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The New York Regents: An Editorial


Steering clear of offensive language makes sense most of the time. But where do we draw the line? When does a message become too polite, to the degree that it becomes sanitized, and loses all of its power? This question and others have been raised this month in New York, where Jeanne Heifetz, the mother of a student who was studying for the New York Regents Exams, made an important discovery.

Every high school student in New York State has to take the Regents to graduate. They test students on reading comprehension, among other things, and they tend to use established, well-known pieces of writing as examples. According to a "New York Times" article that ran that week, Heifetz found that "...any reference to race, religion, ethnicity, sex, nudity, alcohol, even the mildest profanity" had been removed from the test.

For example, in Elie Wiesel's essay "What Really Makes Us Free," a passage which once read: "Man, who was created in God's image, wants to be free as God is free: free to choose between good and evil..." was changed to "Man wants to be free: free to choose between good and evil..." In a passage of Anne Lamott's book "Bird by Bird", the phrase "She's gay!" was removed completely, changing the implication of the excerpt

I have been out of high school for a year now and I've had a number of good literature teachers. I believe there is an integrity that is lost when a piece chosen for exhibiting masterful writing skill is chopped down to mere syntactical proficiency and stripped of its essence. And I must emphasize a key aspect of literature - content and form are symbiotic, if not oftentimes synonymous. In an area where the meaning of a text is critical, how are the students supposed to be able create thorough analyses if the passage no longer conveys what the original authors intended? The State Education Department said that the material was censored because, "it did not want any student to feel ill at ease while taking the test." Therefore it wiped out anything remotely resembling controversy.

Exactly how does this reflect on the Education Department's opinion of the students who are taking the test? Perhaps more importantly, how does it reflect on the educational system in this country? In creating a test completely devoid of reference to what they deem "inflammatory," the Regents test spells out a bias itself -- that students can't handle the components that make up the real world.

By the time a young person reaches senior year they should be able to read about issues they may not agree with. On top of that, they should have the tools they need to take any emotion the texts evokes and convert it into smart and passionate responses. In another example given in the Times article, the students are asked to write an essay on human dignity after reading Chekhov's short story "The Upheaval." But a part in which servants are strip-searched by their mistress, who is looking for a missing brooch, is edited out. I understand that standardized tests such as the Regents are meant to test a broad range of students without singling out any group or category in particular, but it seems to me that this heavy censorship works against their aims.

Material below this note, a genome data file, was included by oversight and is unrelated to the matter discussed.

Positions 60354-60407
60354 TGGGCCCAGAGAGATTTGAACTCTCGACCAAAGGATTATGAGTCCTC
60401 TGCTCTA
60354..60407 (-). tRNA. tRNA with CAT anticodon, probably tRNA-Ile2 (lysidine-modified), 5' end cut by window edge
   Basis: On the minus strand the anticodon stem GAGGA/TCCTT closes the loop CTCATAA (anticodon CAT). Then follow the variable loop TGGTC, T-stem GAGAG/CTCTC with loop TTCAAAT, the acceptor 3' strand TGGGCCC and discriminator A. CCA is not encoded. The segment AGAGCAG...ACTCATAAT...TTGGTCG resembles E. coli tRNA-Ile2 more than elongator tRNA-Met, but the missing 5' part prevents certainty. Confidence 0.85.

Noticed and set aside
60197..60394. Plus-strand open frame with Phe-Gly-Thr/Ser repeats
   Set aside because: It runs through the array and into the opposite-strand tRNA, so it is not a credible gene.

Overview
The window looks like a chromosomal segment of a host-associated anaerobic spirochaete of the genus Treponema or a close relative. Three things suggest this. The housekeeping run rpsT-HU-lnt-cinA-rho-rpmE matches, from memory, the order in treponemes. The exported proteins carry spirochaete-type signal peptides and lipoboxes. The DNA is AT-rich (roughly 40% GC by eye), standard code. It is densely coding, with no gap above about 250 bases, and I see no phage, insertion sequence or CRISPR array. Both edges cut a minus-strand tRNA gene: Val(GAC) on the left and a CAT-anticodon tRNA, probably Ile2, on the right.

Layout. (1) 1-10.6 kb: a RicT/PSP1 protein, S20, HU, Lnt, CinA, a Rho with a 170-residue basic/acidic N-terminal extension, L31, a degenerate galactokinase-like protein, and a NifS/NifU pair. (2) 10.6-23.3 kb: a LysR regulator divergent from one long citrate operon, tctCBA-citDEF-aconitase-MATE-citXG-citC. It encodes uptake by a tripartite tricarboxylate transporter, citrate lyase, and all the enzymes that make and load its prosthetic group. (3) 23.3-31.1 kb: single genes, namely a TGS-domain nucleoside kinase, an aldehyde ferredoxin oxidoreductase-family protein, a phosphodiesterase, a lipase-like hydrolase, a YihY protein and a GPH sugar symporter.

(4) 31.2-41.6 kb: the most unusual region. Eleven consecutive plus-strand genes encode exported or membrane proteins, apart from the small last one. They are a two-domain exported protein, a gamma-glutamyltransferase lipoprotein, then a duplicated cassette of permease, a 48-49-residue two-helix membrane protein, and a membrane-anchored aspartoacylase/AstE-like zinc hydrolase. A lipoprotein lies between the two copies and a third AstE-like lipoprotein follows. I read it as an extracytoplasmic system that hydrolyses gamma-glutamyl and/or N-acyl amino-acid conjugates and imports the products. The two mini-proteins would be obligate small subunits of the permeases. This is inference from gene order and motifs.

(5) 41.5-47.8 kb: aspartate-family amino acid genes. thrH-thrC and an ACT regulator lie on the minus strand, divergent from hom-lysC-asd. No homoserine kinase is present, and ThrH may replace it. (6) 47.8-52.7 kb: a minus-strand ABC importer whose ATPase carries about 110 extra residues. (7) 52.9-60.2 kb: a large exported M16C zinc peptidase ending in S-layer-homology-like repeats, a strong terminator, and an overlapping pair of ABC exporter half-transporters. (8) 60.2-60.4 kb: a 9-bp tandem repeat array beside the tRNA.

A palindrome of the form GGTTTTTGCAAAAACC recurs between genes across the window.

The State Education Department said that the material was censored because, "it did not want any student to feel ill at ease while taking the test."

Stanford second year Nikki Suarez has another way of looking at it. She thinks that students might actually do better if they were angered by what they read. "They'd have greater tendency to work hard if they're impassioned by it," she said.

Nikki has a point. For every student who might be offended by the presence of a reference to a gay person, questioning of America's governmental system, or a religious or cultural experience, chances are there is another student who would identify with those passages and feels empowered by an acknowledgment of their interests.

Not everyone will see this issue as a problem, a test which measures our ability to keep learning should be one which addresses the issues we value and does not bypass of them. Personally, I think these times call for content that will bring the students of New York and beyond to attention.

As humans we learn through exposure, as young people we await what the older generation has to offer in order to create something new. Hiding the truth only causes greater damage once it is inevitably discovered. With everything the real world has in store for this generation, we deserve to be given the room to make up our own minds about what we read.

Maikiko James, 19, is a second year student at New York University and a resident of San Francisco.

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